94 percent fail college admissions test

The results of inadequate spending on public education were again lay bare this week when a jaw-dropping 94% of recent Nicaraguan high school graduates failed the basic entrance exam for the National University of Engineering (UNI).

Head of his class: Diedrich Garcia, of Rio Blanco, was one of two students who scored a perfect 100 on UNI’s math test (photo/ UNI)

According to the UNI’s test results, only 136 of 2,770 high school graduates were able to pass the basic math test.

Two students among the herd scored perfect 100s, but most of the others who passed squeaked by with minimal scores close to 60, according to El Nuevo Diario.

On the part of the UNI’s test measuring aptitude for studies in architecture, 29% received passing grades, the university reports.

Despite the dire condition of Nicaragua’s education system, the government continues to reduce spending in relation to gross domestic product. According to the recently approved 2013 Budget, Nicaragua this year will further reduce education spending to 2.8% of the GDP—less than half of what other countries in Central America are allocating to education.

  • http://www.DawnAnnCurtis.com Dawn Curtis

    As someone working in education in Nicaragua myself, these figures come as no surprise. Jobs in education are awarded according to political affiliations, not merit. Teachers are aware that students cheat on exams, but most turn a blind eye, as they are under pressure not to allow any students to fail a year. Over the past year I have seen students awarded points which count towards their grade in academic subjects, for such things as litter picking, playing unrelated games in the classroom, participating in patriotic ceremonies and joining in singing competitions. I could go on but I fear I’m ranting!

  • Tom Delgado

    A frightening prospect. If they are admitted to a university anyway, and generally ‘passed through’ to the next level, imagine how ill-equipped they will be to practice dentistry, accounting, medicine, engineering, etc. These are professions with a direct impact on the well being and safety of the public. There are many other areas in which cost-cutting could occur. Please, not in education.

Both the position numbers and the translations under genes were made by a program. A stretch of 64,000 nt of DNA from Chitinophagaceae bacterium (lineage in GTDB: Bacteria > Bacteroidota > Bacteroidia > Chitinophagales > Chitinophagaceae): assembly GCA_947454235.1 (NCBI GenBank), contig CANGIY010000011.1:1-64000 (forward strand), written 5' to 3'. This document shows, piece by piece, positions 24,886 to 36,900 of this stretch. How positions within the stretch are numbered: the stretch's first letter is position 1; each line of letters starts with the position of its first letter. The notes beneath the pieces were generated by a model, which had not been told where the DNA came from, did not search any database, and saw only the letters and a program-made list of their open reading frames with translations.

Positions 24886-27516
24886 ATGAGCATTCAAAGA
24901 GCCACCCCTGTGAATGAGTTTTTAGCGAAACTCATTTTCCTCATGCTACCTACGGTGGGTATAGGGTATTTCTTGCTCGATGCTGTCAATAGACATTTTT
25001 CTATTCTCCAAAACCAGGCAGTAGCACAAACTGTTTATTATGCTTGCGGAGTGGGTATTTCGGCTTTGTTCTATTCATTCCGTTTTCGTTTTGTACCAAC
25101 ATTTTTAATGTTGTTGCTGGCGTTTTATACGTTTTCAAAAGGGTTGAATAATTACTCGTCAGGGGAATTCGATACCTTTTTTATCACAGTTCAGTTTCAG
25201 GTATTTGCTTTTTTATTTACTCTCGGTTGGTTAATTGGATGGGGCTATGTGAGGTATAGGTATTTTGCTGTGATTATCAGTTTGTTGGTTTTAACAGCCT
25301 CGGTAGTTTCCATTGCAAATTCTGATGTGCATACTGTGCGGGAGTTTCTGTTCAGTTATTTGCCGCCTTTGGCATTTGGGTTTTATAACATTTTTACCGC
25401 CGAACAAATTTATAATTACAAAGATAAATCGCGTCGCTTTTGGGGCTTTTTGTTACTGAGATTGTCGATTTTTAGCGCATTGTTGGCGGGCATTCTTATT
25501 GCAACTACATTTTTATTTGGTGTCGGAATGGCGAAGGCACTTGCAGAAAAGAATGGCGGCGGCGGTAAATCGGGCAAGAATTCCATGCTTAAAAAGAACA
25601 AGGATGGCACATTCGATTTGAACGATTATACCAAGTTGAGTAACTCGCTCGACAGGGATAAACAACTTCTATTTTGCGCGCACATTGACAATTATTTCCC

• Ken

    Well, we really only have two measures in this article–the 94% who fail the math portion of the engineering exam and the 71% who fail the “aptitude” test for architecture (whatever that test is measuring–maybe some math too?). And, while the article calls this “basic math,” my guess is that the exam includes some reasonably sophisticated algebra and probably even some calculus. I doubt the students are failing truly basic math, like multiplication and division.

    If my hunch is right, the problem lies in the difficulty in hiring competent teachers of advanced math, mainly because teachers’ salaries are so low and most people with math competency can earn a lot more money working elsewhere. (The US has this same problem.) Now, is the solution to say triple education spending so that teachers can be paid twice as much and advanced math teachers can be paid perhaps five times as much (probably the rough amount that would be required to attract them)?

    Well, this would be nice, but let’s remember that Nicaragua’s first challenge is to get most kids through primary school. Actually, this may be the second challenge, with the first one being ensuring that most kids have adequate nutrition for normal brain development.

    The students who are failing the math portion of the university entrance exam are already among the educated elite. It isn’t good that these kids are shortchanged, and I agree that more money needs to be spent on education, but there is the question of priorities.

    I’m not sure that I would spend more money on advanced math teachers if I were running the show either, even though it would be good if that money could be found.

    • Maria

      Government Priorities…

      Entertainment over education.

      Parque de la Niñez Feliz AKA ‘Chayolandia’ – A member of the JS19 said it, not me. How many millions go there?